The darkness was looking at me, amorphous, immense, eyeless, devoid of limits.
A fascinating idea that's steeped in atmosphere. Having recently finished The Pale King, this felt as though it was moving at a breakneck pace. I loved it. It got a little bogged down by some excessive exposition in the second half of the book. The narrator essentially gives you a run down of the scientific literature written about a planet and its curious phenomena. Whilst these sections are highly imaginative and well written in and of themselves, it very much feels like the emergency breaks get put on the otherwise fast paced story. Especially as it's just worked into it by the narrator being in a library recounting it all to you.
Still, that's nitpicking. A fantastic book.
The Pale King
Sometimes what's important is dull. Sometimes it's work. Sometime the important things aren't works of art for your entertainment, X.
Finished this one after starting it around the time of the last book thread. It's presented as a series of vignettes focussed around boredom and everyday tedium. Though there are reoccurring characters and locations, there's not really any overarching plot (linear or otherwise). I didn't enjoy it as much as Infinite Jest. However, it had a much greater emotional impact on me.
Halfway through, a person giving a presentation to new employees at the IRS says:
Only certain information is good... Your job, in a sense, with each file is to separate the valuable, pertinent information from the pointless information.
In some ways, I feel like this is an analogy for reading this book. There is a significant amount of writing in it that seems pointless. Not to an overwhelming degree, but its certainly a theme. Thing such as dense, textbook-esque explanations of tax procedure. Or an entire chapter made up of fragmented conversations, until one of them reaches an important point and its suddenly thrust into full focus. You could argue that it was the same for in Infinite Jest, but there that sort of stuff was usually relegated to the end notes. Here it's slap bang in the middle of the text.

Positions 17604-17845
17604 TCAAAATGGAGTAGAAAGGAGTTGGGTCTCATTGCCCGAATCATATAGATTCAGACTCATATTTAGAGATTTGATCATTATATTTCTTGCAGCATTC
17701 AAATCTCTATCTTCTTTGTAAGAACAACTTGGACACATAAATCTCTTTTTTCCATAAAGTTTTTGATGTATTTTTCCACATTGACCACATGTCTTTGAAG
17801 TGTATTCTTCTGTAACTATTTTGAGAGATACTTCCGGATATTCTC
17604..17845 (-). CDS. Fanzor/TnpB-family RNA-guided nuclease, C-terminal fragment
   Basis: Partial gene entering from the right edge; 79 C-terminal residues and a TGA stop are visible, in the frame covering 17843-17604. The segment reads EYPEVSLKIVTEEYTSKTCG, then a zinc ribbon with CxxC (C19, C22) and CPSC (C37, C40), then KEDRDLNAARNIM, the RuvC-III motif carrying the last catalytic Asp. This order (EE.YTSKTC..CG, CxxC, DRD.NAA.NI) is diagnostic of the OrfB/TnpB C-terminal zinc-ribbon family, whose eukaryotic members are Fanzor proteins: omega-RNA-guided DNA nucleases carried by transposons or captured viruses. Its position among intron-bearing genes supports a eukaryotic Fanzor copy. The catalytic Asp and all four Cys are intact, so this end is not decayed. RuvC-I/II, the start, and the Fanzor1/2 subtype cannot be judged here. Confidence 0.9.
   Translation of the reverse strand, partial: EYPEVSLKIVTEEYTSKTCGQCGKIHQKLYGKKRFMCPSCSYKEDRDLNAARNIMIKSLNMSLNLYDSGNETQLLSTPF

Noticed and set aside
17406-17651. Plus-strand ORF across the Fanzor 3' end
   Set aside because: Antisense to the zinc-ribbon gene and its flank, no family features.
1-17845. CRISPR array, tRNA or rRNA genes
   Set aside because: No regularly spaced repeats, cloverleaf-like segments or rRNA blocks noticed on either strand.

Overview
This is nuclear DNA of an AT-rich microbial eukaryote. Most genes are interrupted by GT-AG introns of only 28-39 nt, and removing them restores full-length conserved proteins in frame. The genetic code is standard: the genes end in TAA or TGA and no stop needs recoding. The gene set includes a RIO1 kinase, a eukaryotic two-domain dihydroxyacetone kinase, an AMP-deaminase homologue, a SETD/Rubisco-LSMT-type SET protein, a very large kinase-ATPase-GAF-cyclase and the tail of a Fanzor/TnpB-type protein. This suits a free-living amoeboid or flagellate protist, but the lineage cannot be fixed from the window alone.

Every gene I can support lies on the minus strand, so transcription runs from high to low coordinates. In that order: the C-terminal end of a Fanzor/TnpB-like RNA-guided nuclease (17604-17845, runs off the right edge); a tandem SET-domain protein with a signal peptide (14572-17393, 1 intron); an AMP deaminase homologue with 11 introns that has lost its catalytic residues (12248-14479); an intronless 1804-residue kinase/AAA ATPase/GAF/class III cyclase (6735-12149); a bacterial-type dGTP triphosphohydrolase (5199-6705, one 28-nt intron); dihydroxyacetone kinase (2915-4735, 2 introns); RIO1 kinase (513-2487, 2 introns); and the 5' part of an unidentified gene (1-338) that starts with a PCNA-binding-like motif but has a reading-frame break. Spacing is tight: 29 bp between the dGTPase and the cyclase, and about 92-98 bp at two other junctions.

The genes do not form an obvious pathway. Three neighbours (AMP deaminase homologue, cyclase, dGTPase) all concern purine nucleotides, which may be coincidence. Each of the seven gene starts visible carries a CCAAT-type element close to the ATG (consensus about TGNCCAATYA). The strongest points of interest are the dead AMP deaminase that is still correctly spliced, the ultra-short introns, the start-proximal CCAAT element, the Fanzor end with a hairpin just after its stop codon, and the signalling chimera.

It was my conclusion that, in reading the book, its the author's intention for you to take on the same role as the IRS employees and learn to filter out "valuable, pertinent information from the pointless information." And the fact that someone would write a book this way made me feel very... I don't know. I guess it could be described as third-person existential dread. Like, "who the fuck writes a book this way?" Maybe i'm overthinking it.
Still, it's the kind of thing you read and think: "I'm not surprised that the person who wrote this ended up committing suicide." I hope that doesn't sound callous or loathsome; I'm conflicted on whether it's a disrespectful thing to say. It's not meant to be, more an honest reflection of how it made me feel emotionally.
If you have the patience for it or have enjoyed Wallace's fiction in the past, I wholeheartedly recommend it.
One Flew Over the Cuckoo's Nest
Just over halfway through this. It's been a while since I read a book with an unreliable narrator and I'm very much enjoying. Some of the character dynamics remind me of the film 12 Angry Men, in that there's lots of inter-character conflict playing out in a small space.
I don't have much more to say on this one other than i'm excited to read on.
The Cold War
Another one that I'm halfway through. I picked this one up after OftenBen bumped kleinbl00's Geopolitical book post a month or so back. I'd actually been looking for a book that does the a similar thing for WW2 for a while, but settled for this.
It's interesting to see how often the US' attempts to instil the 'right' governments in places such as Chile and Guatemala led to the complete opposite, which they were then basically forced to support. It's also clever how the smaller powers would leverage the US and Russia to their own ends too.
It was eye-opening that figures like Mao and Che Guevara were seen as hero figures by their supporters not necessarily for their competence or their results, but simply as they represented 'revolutionary romanticism'. I think it draws parallels to the same sort of attitude that allowed Brexit to pass or Trump to be voted in. Not necessary because they're good or believed to be the right choice, but because they're a 'fuck you'.